Romania: riot police under fire for attacking journalists and protestors

By Jane Whyatt

EU officials and media freedom campaigners are condemning the actions of Romanian police during anti-corruption demonstrations in Bucharest.

Romanian police under fire for attacking journalists Photo: Dominic Negrici

At least sixteen examples of police violence against journalists and camera crews have been documented. Active Watch, ECPMF’s Romanian member organisation, calls on the police to publicly and urgently disclose the orders that were given to prevent journalists getting access the sanctions against police who committed violations and how the officers are trained to cover such events.

Amongst many Romanian reporters and demonstrators who suffered, an Austrian TV crew  from the public service broadcaster ORF's main national TV news programme ZiB was attacked during a live broadcast. Camera operator Robert Reinprecht endured a beating. In an interview with ECPMF his colleague, foreign correspondent Ernst Gelegs said:

One policeman hit me with his shield. My cameraman was frightened and ran away with the group and the police chased him and three of them stopped him, pushed him into a side street and then they beat him with sticks. He shouted "I’m a cameraman, I’m a cameraman, stop it." And after three or four hits they stopped. 

Defending his crew, ORF Director-General Alexander Wrabetz has made an official protest and comments: "It is the duty of security forces to ensure that journalistic activities can be freely undertaken. This is one of the minimum standards of the EU“. Austria currently holds the presidency of the EU Council and Chancellor Sebastian Kurz reacted on Twitter to the violent scenes, stating that freedom of expression and freedom of the press are fundamental liberties of the European Union which must be defended unconditionally.

In YouTube and Facebook, many live videos show how Romanian reporters and bloggers also came under attack from the riot police. Some eyewitnesses said they observed agents provocateurs amongst the protestors who were deliberately inciting violence. The number of demonstrators is estimated at 100,000 on 10. August, with smaller, more peaceful gatherings also on 11. and 12. also attracting several thousand people. Four hundred and fifty people were hurt in the clashes, inluding 30 police officers, according to news agency reports.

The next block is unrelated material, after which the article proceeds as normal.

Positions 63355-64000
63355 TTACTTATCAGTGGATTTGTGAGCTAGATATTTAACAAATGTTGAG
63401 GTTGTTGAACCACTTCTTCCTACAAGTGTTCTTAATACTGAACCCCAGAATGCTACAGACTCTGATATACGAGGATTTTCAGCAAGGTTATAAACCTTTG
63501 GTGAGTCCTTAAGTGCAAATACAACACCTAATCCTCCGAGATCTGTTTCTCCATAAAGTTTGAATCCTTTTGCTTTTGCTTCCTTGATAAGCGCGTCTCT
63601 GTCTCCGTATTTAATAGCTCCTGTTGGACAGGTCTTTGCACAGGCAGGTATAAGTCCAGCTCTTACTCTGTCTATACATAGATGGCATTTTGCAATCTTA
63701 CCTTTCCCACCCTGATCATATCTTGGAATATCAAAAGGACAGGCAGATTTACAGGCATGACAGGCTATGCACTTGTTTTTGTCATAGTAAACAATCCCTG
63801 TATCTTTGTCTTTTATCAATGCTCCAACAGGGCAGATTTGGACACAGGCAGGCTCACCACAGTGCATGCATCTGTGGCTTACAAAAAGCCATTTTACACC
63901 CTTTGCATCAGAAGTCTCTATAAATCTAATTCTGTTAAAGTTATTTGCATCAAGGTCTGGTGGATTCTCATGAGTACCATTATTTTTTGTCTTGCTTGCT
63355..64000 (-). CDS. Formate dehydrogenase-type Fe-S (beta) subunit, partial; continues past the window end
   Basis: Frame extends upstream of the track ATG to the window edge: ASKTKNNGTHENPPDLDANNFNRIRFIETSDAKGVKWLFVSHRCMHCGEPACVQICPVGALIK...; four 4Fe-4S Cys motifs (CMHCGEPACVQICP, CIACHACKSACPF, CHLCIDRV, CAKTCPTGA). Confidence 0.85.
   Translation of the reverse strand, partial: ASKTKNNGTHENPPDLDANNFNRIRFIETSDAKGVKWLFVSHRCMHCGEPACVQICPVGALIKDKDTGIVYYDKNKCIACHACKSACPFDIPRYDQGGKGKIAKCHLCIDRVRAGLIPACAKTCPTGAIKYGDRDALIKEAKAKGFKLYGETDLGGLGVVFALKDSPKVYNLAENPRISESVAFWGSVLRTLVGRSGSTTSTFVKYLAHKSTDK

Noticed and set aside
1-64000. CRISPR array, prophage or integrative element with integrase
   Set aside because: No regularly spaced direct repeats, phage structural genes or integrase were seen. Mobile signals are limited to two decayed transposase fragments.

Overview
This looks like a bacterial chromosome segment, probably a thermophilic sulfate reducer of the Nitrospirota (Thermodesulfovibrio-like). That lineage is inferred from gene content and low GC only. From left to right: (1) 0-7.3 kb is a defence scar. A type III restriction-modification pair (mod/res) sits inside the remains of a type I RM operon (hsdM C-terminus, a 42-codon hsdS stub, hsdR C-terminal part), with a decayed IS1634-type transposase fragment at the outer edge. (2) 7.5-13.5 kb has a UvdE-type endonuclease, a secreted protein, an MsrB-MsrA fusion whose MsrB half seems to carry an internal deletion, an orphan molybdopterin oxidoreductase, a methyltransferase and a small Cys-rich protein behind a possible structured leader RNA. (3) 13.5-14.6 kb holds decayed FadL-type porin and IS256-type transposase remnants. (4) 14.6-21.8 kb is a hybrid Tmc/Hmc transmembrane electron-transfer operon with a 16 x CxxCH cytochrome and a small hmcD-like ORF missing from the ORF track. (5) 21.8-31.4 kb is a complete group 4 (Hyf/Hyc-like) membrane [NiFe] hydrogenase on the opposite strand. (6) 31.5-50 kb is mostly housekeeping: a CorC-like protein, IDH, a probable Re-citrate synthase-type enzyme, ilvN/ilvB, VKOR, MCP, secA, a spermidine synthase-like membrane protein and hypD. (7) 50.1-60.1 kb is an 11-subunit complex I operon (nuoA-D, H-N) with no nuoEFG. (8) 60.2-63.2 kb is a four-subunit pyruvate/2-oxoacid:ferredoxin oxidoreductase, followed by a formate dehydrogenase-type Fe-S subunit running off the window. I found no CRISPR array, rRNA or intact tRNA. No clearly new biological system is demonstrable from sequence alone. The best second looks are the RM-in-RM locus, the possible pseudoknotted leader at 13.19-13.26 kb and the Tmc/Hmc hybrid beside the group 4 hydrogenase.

Reporter Vlad Ursulean posted on Facebook that he thought the police were targeting anyone with a camera in order to destroy the video footage of their violent actions.

The gendarmes jumped on me three times, especially when I was filming the beating of Israeli tourists. Each time they targeted the camera: they pulled the cell phone, threatened to stop the live and pulled the plug, but I escaped. I was annoyed and outraged.

The incident with the tourists has prompted an official protest from the Israeli embassy.

'I pee on your press card'

Silviu Matei, a photographer working for the Romanian national news agency Agerpres, wrote on Facebook that he was kicked by an officer as he bent down to pick up a tripod from the ground. “I was holding up my press card. You know what he said? I pee on your press card,” Matei said, according to the independent news website

Romania’s Interior Minister Carmen Dan interrupted her holiday to give a press conference and visit injured police officers in hospital. She defended the actions, maintaining that in any other European state where such violent conflicts occur more frequently than in Romania, the state intervenes forcefully to restore public order and security.

ECPMF has requested a reply from the Romania Gendarmerie and will publish it here.


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